The decision then becomes this:

Do I want this artwork to be compared with other artworks for its qualities as a drawing, or do I prefer to have this artwork compared with other artworks for its qualities as a painting?

Another challenging category pairing is photography verses digital art. Consider these descriptions:

Digital Art: Computer-generated artwork OR artwork captured digitally and heavily collaged or manipulated to produce a new image.

Photography: Images captured by either an analog or digital camera.

Notice anything? On the surface, these seem pretty distinct, but remember, we are looking for the gray areas… The digital art description includes a subjective qualifier, “heavily.” The detailed description of photography tries to enhance the distinctions as well by adding this:

This part really does help. It attempts to draw a clear line, but the argument always comes back to me…

That can be done in the darkroom!

Negatives can be stacked on top of one another. Images can be “collaged” in the darkroom, like Jerry Uelsmann, by printing pieces of the image separately onto the same paper. “Why should a photo done like this in the darkroom be judged in a different category from a photographic work that was merged digitally?” a teacher will ask.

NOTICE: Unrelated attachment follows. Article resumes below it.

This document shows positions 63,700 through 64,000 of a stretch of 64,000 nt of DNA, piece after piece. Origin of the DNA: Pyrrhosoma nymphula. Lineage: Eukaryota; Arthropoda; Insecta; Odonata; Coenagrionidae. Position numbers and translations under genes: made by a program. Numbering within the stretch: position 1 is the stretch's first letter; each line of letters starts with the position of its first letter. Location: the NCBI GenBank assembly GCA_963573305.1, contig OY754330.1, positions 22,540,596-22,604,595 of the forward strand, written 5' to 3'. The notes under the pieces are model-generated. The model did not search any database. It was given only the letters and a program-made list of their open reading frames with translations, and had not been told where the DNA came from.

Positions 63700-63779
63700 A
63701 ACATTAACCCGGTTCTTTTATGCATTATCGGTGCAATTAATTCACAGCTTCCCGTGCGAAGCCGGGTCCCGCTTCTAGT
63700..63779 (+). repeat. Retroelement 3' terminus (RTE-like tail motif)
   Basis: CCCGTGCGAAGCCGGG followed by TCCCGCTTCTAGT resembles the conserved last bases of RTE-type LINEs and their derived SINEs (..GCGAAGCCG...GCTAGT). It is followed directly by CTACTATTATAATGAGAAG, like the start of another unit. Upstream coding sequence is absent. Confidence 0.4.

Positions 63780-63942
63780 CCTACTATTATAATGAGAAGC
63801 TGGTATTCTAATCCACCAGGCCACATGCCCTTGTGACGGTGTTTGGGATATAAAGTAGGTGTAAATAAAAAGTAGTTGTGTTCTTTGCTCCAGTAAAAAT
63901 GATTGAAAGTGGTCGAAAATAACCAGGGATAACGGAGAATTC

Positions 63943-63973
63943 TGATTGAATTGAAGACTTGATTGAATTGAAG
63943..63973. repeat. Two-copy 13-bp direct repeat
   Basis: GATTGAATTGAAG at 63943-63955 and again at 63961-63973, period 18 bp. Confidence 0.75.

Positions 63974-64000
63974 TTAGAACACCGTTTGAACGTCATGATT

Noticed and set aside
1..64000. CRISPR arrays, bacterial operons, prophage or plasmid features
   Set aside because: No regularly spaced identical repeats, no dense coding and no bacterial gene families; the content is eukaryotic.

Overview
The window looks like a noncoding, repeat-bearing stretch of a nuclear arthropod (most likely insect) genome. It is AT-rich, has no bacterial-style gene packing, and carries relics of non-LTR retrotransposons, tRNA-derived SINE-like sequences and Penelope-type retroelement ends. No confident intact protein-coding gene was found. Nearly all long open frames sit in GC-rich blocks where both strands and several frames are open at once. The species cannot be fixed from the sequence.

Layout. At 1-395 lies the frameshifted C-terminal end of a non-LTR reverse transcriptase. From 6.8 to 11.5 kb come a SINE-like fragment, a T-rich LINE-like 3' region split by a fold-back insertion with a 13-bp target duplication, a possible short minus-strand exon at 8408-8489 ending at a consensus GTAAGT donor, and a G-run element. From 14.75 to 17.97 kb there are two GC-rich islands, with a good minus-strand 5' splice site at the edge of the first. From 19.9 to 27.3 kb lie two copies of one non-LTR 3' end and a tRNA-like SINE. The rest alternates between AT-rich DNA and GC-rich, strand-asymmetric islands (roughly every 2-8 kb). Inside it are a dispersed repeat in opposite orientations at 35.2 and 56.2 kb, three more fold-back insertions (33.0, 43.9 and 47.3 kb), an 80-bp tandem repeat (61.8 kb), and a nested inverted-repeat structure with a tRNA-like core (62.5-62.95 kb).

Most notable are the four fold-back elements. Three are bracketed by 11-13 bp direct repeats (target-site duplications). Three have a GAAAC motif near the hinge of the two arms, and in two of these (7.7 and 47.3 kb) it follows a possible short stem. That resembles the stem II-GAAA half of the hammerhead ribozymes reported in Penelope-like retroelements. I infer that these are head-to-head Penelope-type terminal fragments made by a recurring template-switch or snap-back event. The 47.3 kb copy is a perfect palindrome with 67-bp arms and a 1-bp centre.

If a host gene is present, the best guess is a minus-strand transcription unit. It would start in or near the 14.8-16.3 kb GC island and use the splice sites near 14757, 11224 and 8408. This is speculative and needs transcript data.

Jerry Uelsmann, Untitled, 1983
Jerry Uelsmann, Untitled, 1983

These are just a couple examples of the challenges of categorization, but honestly, deciding whether an artwork should be entered as an illustration or as comic art is not my biggest concern.

I want to go back to those teachers and students who are really pushing the boundries. Not the ones who are floating somewhere between drawing and painting, but those who are creating artworks that we don’t even have a name for yet. If we, as art educators (along with the Alliance for Young Artists & Writers), claim to promote and recognize creativity, we must have a way to deal with these examples. In fact, it is these exceptions that may be the most deserving of recognition for their creative approach.

The Scholastic Art & Writing Awards are finding a way to do this through the “Future New” category, but how are we dealing with these in our classrooms? What does our curriculum really say about teaching creativity? How do we define the learning outcomes of our lessons and units to allow creative solutions? Do we have the means and the flexibility to recognize exceptional artworks (note the play on words) for what they are, or do we teach the creativity right out of our students by telling them “no,” that their idea does not meet the criteria of the assignment? How can we promote this level of creativity, and still provide meaningful data on the growth and learning in our classroom in a way that others can understand?